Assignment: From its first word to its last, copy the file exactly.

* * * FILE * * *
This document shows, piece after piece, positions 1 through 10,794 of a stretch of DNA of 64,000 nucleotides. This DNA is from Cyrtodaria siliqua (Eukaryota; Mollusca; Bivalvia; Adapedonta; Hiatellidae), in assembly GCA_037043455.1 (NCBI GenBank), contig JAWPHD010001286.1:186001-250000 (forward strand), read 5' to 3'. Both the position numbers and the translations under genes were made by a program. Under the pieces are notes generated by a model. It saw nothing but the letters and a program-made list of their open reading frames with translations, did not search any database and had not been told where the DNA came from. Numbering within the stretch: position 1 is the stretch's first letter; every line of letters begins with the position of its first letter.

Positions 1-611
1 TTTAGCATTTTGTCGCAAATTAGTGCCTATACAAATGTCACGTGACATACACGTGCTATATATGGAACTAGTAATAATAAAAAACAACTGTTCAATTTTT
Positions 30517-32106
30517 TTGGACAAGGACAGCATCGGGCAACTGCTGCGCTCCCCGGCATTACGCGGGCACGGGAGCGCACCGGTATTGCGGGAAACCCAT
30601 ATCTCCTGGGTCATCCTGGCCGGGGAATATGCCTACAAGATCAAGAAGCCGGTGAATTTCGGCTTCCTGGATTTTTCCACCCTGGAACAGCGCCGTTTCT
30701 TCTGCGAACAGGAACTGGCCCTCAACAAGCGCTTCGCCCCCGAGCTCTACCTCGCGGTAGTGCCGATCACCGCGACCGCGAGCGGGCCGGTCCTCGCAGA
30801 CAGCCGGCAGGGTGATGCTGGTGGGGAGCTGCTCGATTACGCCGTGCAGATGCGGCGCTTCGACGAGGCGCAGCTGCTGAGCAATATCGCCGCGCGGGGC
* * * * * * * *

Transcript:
This document shows, piece after piece, positions 1 through 10,794 of a stretch of DNA of 64,000 nucleotides. This DNA is from Cyrtodaria siliqua (Eukaryota; Mollusca; Bivalvia; Adapedonta; Hiatellidae), in assembly GCA_037043455.1 (NCBI GenBank), contig JAWPHD010001286.1:186001-250000 (forward strand), read 5' to 3'. Both the position numbers and the translations under genes were made by a program. Under the pieces are notes generated by a model. It saw nothing but the letters and a program-made list of their open reading frames with translations, did not search any database and had not been told where the DNA came from. Numbering within the stretch: position 1 is the stretch's first letter; every line of letters begins with the position of its first letter.

Positions 1-611
1 TTTAGCATTTTGTCGCAAATTAGTGCCTATACAAATGTCACGTGACATACACGTGCTATATATGGAACTAGTAATAATAAAAAACAACTGTTCAATTTTT
Positions 30517-32106
30517 TTGGACAAGGACAGCATCGGGCAACTGCTGCGCTCCCCGGCATTACGCGGGCACGGGAGCGCACCGGTATTGCGGGAAACCCAT
30601 ATCTCCTGGGTCATCCTGGCCGGGGAATATGCCTACAAGATCAAGAAGCCGGTGAATTTCGGCTTCCTGGATTTTTCCACCCTGGAACAGCGCCGTTTCT
30701 TCTGCGAACAGGAACTGGCCCTCAACAAGCGCTTCGCCCCCGAGCTCTACCTCGCGGTAGTGCCGATCACCGCGACCGCGAGCGGGCCGGTCCTCGCAGA
30801 CAGCCGGCAGGGTGATGCTGGTGGGGAGCTGCTCGATTACGCCGTGCAGATGCGGCGCTTCGACGAGGCGCAGCTGCTGAGCAATATCGCCGCGCGGGGC